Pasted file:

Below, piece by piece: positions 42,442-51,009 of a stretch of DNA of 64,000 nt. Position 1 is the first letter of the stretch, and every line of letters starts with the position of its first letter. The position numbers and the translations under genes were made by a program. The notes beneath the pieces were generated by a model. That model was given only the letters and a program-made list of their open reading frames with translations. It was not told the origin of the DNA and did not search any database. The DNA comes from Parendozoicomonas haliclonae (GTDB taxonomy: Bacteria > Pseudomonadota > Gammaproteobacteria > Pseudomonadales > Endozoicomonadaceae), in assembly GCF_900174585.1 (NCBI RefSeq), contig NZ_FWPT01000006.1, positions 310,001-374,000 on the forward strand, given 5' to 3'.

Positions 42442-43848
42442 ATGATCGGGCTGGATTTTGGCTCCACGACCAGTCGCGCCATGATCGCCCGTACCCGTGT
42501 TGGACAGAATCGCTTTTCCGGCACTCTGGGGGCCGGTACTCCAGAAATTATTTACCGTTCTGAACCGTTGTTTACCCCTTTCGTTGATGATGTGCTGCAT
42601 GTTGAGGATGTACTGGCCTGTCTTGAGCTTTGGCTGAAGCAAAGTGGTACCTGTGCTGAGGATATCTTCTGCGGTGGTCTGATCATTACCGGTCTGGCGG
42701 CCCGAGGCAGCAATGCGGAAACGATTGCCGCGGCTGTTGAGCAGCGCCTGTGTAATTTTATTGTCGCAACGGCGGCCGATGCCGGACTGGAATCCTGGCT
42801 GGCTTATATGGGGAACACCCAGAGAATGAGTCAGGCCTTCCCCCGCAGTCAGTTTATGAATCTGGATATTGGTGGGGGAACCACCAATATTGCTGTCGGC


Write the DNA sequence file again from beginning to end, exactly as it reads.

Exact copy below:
Below, piece by piece: positions 42,442-51,009 of a stretch of DNA of 64,000 nt. Position 1 is the first letter of the stretch, and every line of letters starts with the position of its first letter. The position numbers and the translations under genes were made by a program. The notes beneath the pieces were generated by a model. That model was given only the letters and a program-made list of their open reading frames with translations. It was not told the origin of the DNA and did not search any database. The DNA comes from Parendozoicomonas haliclonae (GTDB taxonomy: Bacteria > Pseudomonadota > Gammaproteobacteria > Pseudomonadales > Endozoicomonadaceae), in assembly GCF_900174585.1 (NCBI RefSeq), contig NZ_FWPT01000006.1, positions 310,001-374,000 on the forward strand, given 5' to 3'.

Positions 42442-43848
42442 ATGATCGGGCTGGATTTTGGCTCCACGACCAGTCGCGCCATGATCGCCCGTACCCGTGT
42501 TGGACAGAATCGCTTTTCCGGCACTCTGGGGGCCGGTACTCCAGAAATTATTTACCGTTCTGAACCGTTGTTTACCCCTTTCGTTGATGATGTGCTGCAT
42601 GTTGAGGATGTACTGGCCTGTCTTGAGCTTTGGCTGAAGCAAAGTGGTACCTGTGCTGAGGATATCTTCTGCGGTGGTCTGATCATTACCGGTCTGGCGG
42701 CCCGAGGCAGCAATGCGGAAACGATTGCCGCGGCTGTTGAGCAGCGCCTGTGTAATTTTATTGTCGCAACGGCGGCCGATGCCGGACTGGAATCCTGGCT
42801 GGCTTATATGGGGAACACCCAGAGAATGAGTCAGGCCTTCCCCCGCAGTCAGTTTATGAATCTGGATATTGGTGGGGGAACCACCAATATTGCTGTCGGC